Young Womens Blood Disorders
- Referrals: 214-456-2978
We offer a more streamlined and skilled approach to treating excessive menstrual bleeding, a problem that can cause embarrassment, interfere with daily activities and even lead to hospitalization. Previously, younger patients did not have a place to go for care. Older teens and young adults visited multiple offices, and their doctors often lacked the expertise to diagnose those with underlying blood disorders. We changed that for our patients, ages 9 to 21.
Why Children's Health?
Our Young Women’s Bleeding Disorders clinic is the only program of its kind in North Texas, and just one of two in the state. It puts top specialists in reproductive health and blood disorders under one roof. It also offers comprehensive care, a strong research component and pediatric gynecology, a field where specialists are scarce. Our team is all female for additional patient comfort and includes:
- Hematologists: Hematologists specialize in blood diseases. Ours are board-certified and underwent additional, fellowship-based training in the fields most relevant to our program — pediatric hematology/oncology and pediatric hemostasis/thrombosis, the study of bleeding and clotting disorders. Their extra training and experience allows them to make accurate blood disorder diagnoses, a challenging task that can take up to six months. Less specialized hematologists often miss these disorders.
- Pediatric/adolescent gynecologists: Our gynecologists are board-certified in obstetrics and gynecology. They specialize in treating children, teens and young adults and have years of experience.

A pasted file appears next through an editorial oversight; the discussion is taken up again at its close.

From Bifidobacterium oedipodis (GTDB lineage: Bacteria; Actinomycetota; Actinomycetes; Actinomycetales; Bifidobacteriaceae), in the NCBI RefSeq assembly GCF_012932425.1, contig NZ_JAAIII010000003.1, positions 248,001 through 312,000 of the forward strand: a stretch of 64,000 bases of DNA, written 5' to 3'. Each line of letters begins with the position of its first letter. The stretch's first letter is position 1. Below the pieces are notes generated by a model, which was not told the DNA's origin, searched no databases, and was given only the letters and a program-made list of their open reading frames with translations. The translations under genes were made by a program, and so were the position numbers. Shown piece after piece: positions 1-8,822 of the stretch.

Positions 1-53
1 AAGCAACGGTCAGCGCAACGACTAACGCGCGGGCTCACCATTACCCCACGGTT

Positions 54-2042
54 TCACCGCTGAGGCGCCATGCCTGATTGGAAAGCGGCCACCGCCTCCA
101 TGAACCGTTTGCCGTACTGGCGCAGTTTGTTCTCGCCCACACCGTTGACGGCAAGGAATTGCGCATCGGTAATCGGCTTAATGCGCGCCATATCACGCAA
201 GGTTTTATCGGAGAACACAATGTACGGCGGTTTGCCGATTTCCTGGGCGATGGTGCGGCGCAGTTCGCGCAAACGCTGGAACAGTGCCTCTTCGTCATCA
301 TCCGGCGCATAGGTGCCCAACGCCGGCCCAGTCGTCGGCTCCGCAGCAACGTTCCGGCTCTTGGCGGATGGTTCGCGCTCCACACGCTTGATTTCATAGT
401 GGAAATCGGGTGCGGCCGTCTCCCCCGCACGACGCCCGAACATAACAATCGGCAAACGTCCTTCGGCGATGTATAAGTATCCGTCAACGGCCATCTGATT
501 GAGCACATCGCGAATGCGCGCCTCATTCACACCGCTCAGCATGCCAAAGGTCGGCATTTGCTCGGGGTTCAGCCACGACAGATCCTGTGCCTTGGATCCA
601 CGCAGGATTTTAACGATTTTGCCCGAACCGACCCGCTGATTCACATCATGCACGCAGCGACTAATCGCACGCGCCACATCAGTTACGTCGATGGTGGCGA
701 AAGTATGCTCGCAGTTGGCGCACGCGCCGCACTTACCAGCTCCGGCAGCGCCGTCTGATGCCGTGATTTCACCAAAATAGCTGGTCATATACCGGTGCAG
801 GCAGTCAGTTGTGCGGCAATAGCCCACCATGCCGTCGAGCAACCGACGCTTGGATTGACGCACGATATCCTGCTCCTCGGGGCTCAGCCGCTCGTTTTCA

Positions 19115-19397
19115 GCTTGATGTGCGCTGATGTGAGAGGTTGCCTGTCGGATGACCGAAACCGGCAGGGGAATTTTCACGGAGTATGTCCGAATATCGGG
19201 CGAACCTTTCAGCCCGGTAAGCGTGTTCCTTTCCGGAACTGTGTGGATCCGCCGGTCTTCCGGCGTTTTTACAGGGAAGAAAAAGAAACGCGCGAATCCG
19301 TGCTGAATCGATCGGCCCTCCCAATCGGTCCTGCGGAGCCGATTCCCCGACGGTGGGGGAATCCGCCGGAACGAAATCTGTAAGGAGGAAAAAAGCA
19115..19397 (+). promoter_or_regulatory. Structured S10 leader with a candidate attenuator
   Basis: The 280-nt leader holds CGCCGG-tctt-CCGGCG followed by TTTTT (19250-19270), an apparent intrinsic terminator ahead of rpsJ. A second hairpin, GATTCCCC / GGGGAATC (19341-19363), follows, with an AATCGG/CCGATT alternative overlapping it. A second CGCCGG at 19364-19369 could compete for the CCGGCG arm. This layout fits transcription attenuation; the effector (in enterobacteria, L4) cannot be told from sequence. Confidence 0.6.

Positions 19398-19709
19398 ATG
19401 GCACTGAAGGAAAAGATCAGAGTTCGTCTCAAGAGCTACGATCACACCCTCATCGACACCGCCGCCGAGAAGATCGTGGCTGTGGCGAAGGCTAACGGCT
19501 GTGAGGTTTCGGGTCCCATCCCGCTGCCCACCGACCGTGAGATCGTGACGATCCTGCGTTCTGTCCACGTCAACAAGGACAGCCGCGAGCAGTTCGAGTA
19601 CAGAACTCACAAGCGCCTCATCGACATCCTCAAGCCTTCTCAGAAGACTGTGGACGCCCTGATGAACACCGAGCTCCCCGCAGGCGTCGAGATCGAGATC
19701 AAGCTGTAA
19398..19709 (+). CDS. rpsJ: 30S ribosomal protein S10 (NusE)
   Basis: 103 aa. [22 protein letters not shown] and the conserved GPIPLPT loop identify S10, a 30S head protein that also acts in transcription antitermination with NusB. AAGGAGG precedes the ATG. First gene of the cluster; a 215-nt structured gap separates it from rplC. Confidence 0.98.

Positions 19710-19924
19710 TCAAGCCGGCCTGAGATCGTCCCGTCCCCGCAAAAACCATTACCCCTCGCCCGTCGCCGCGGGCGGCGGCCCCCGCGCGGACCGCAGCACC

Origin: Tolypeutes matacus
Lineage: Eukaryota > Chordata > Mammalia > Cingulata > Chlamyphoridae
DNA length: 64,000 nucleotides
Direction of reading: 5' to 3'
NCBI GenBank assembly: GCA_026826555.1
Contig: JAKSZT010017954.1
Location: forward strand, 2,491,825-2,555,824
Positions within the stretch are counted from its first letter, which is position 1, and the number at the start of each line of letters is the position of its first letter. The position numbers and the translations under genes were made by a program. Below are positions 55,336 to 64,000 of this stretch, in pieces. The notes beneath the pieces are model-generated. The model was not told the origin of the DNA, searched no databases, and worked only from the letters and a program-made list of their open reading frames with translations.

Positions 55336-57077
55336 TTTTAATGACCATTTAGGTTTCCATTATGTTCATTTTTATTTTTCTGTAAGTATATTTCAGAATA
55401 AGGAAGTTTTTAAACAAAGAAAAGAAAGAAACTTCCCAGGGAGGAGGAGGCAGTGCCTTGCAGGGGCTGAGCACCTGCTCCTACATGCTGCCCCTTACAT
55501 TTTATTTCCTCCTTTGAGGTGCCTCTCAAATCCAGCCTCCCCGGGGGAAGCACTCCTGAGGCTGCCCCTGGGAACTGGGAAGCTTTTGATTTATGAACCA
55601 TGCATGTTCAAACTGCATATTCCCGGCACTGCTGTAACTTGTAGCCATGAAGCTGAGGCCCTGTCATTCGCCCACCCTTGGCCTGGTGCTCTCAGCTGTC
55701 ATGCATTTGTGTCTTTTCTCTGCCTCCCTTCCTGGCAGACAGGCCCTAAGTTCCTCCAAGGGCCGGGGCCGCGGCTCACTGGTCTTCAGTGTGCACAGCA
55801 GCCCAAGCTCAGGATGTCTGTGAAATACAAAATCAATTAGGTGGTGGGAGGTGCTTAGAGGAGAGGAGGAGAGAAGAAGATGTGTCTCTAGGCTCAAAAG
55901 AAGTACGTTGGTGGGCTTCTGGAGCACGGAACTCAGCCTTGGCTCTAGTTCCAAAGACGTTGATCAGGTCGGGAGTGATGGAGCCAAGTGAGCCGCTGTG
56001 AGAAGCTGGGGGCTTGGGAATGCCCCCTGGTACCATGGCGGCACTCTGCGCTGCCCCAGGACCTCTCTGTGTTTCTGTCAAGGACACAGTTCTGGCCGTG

- Pediatrician/adolescent medicine physician: Our pediatrician and adolescent medicine physician is board-certified in family medicine. She completed a fellowship in adolescent medicine, advanced training in issues that particularly affect teens. In addition to helping with treatment plans, she provides counseling for issues tied to excessive bleeding, such as embarrassment and lack of desire to go to school, see friends or participate in activities.
- Nurse: Our nurse is specially trained to provide advice on the use of birth control (one possible treatment) and the treatment of iron deficiency (a potential side effect of excessive bleeding), including dietary changes.
Conditions We Treat
Excessive menstrual bleeding is fairly common, though the reasons for it vary. The problem can cause patients to miss school or work, limit their daily activities, feel embarrassed and (at times) check into the emergency department if they feel weak. We treat all causes of excessive menstrual bleeding, as well as the side effects:
- Irregular or heavy periods: It is not uncommon for girls to endure heavy or irregular periods in the first two to three years after hitting puberty. While the problem eventually goes away, we may need to temporarily regulate their monthly menstrual cycles. Being obese or overweight can also trigger excessive bleeding.
- Von Willebrand disease and other bleeding disorders: Some patients’ excessive bleeding is caused by a bleeding disorder, often inherited from one or both parents. The inherited Von Willebrand disease is the most common and is characterized by a problem with platelets, a type of blood cell that forms clots to stop bleeding. With Von Willebrand, a protein needed for clotting is missing or defective, so the platelets can’t stick together or attach to blood vessel walls. Many other platelet disorders are also inherited, while a few develop after birth (acquired disorders).
- Iron-deficiency anemia: Iron-deficiency anemia is a side effect of excessive bleeding. Large amounts of iron are lost with the blood, eventually depleting the stores that the body needs to create healthy red blood cells. Fewer red blood cells are made, and those that are have less hemoglobin, the protein that carries oxygen. Anemia can leave you feeling fatigued and weak.